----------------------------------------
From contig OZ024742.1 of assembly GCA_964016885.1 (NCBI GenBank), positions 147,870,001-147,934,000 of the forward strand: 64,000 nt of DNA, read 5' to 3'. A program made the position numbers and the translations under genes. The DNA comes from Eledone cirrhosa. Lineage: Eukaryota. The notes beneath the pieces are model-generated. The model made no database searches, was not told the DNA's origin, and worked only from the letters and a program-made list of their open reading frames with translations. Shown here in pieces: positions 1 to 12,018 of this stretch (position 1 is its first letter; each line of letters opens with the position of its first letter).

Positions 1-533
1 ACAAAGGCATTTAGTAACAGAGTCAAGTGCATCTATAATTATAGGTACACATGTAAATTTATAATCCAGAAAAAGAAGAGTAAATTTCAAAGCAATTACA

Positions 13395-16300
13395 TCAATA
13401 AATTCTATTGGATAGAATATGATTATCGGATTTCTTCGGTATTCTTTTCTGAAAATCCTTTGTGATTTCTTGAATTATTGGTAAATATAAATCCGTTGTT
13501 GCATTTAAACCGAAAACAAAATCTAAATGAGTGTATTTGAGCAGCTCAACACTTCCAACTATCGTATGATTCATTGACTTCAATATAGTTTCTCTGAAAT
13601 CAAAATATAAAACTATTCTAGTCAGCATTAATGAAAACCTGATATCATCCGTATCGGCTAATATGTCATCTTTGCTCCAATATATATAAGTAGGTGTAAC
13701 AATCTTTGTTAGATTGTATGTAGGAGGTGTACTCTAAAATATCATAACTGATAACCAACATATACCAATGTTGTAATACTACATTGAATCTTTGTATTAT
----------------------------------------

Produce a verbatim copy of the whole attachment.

From contig OZ024742.1 of assembly GCA_964016885.1 (NCBI GenBank), positions 147,870,001-147,934,000 of the forward strand: 64,000 nt of DNA, read 5' to 3'. A program made the position numbers and the translations under genes. The DNA comes from Eledone cirrhosa. Lineage: Eukaryota. The notes beneath the pieces are model-generated. The model made no database searches, was not told the DNA's origin, and worked only from the letters and a program-made list of their open reading frames with translations. Shown here in pieces: positions 1 to 12,018 of this stretch (position 1 is its first letter; each line of letters opens with the position of its first letter).

Positions 1-533
1 ACAAAGGCATTTAGTAACAGAGTCAAGTGCATCTATAATTATAGGTACACATGTAAATTTATAATCCAGAAAAAGAAGAGTAAATTTCAAAGCAATTACA

Positions 13395-16300
13395 TCAATA
13401 AATTCTATTGGATAGAATATGATTATCGGATTTCTTCGGTATTCTTTTCTGAAAATCCTTTGTGATTTCTTGAATTATTGGTAAATATAAATCCGTTGTT
13501 GCATTTAAACCGAAAACAAAATCTAAATGAGTGTATTTGAGCAGCTCAACACTTCCAACTATCGTATGATTCATTGACTTCAATATAGTTTCTCTGAAAT
13601 CAAAATATAAAACTATTCTAGTCAGCATTAATGAAAACCTGATATCATCCGTATCGGCTAATATGTCATCTTTGCTCCAATATATATAAGTAGGTGTAAC
13701 AATCTTTGTTAGATTGTATGTAGGAGGTGTACTCTAAAATATCATAACTGATAACCAACATATACCAATGTTGTAATACTACATTGAATCTTTGTATTAT